Each year, April 22 is set aside as Earth Day, a chance for us
to appreciate our planet and make sure it's still here for years to
come. But at the Chicago Botanic Garden in Glencoe, every day is
earth day. Kathy Johnson, manager of teacher and student programs,
says this year, we should make Earth Day about more than
"Get out and appreciate the best things about our earth," she
Here are some of her ideas for celebrating Mother Earth:
Go fly a kite. Maybe it's not as serious as
visiting a recycling plant, but setting a kite aloft can be just as
illuminating. Or hit the shores of Lake Michigan for some
beachcombing-you never know what beautiful shells or sea glass
you'll come across. "We can play with the earth," Johnson says.
Take a hike. Whether you head to the Botanic
Garden or your local forest preserve, there's much to be seen this
time of year. Johnson says to keep your eyes peeled for "spring
ephemerals," wildflowers that show off before the trees have
started to leaf out. Check a field guide out from your library and
see what you discover.
Green your thumb. It's a little early to tend
your tomato patch, but you can still try your hand at planting.
Johnson recommends larger seeds for your kids' little hands such as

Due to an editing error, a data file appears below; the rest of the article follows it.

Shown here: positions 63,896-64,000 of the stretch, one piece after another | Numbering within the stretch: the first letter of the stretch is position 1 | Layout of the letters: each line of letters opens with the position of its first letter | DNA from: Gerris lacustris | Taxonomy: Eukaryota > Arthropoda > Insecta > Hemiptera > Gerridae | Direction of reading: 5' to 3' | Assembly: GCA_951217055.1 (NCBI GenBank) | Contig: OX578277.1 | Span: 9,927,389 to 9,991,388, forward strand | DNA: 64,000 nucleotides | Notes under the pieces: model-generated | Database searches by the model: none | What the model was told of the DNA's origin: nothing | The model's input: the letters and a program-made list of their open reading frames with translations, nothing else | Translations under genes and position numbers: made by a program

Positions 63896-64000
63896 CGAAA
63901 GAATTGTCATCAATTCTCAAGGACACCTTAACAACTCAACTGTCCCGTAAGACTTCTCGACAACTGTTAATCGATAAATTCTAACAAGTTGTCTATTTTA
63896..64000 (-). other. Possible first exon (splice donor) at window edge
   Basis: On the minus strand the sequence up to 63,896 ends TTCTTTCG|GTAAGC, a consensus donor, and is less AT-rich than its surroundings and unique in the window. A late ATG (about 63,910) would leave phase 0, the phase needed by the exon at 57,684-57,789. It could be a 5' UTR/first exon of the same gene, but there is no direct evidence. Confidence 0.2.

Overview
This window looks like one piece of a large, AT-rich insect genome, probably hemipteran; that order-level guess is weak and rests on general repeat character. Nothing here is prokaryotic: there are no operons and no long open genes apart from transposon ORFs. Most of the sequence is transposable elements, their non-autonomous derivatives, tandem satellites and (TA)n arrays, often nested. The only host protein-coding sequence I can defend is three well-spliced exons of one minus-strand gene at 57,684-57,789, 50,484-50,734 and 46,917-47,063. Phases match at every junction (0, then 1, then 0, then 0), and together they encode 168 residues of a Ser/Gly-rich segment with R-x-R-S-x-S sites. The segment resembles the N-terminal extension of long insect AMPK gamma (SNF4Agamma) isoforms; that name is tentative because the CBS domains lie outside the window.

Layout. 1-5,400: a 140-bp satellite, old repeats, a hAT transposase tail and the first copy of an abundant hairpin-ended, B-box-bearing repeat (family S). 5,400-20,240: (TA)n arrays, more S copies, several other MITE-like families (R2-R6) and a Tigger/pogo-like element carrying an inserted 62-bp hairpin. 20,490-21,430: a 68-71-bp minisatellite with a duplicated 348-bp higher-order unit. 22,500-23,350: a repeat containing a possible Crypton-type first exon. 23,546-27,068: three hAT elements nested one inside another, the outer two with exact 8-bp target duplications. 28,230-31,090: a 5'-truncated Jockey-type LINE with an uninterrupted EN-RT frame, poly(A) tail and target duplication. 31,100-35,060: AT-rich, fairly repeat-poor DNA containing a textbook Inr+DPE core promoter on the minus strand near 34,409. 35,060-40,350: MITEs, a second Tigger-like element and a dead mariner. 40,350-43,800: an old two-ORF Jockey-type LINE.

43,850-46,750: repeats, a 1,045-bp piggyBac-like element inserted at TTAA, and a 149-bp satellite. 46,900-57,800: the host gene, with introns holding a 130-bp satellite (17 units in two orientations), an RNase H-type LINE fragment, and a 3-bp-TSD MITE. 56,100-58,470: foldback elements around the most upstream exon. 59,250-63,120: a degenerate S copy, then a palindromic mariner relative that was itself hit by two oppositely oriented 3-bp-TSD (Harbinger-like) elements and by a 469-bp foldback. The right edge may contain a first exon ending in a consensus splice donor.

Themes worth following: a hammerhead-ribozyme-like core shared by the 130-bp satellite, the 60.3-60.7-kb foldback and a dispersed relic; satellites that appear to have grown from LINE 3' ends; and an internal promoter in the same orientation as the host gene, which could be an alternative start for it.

the nasturtium, which produces vibrant flowers. "Things that have
showy flowers make kids feel really proud of what they've done,"
Sing in the rain. If April 22 dawns wet and
dreary, you're not off the Earth Day hook. Johnson says to pull
that umbrella out of your hall closet and go for a walk to see
worms wiggling in the dirt. "That's another way of experiencing the
wonderful things about the earth," she says. And if you really hate
the idea of getting wet, there are a bunch of greenhouses in the
area to visit.
Team up. Take the opportunity to think about
what you can do as a family to care for the earth. Johnson says it
can be as easy as thinking of a way to remember to bring those
reusable bags to Jewel, reducing the amount of stuff in your house,
or helping to put the dishes away after dinner.
Elizabeth Diffin is the senior editor at Chicago Parent. She lives in Wheaton.
See more of Elizabeth's stories here.
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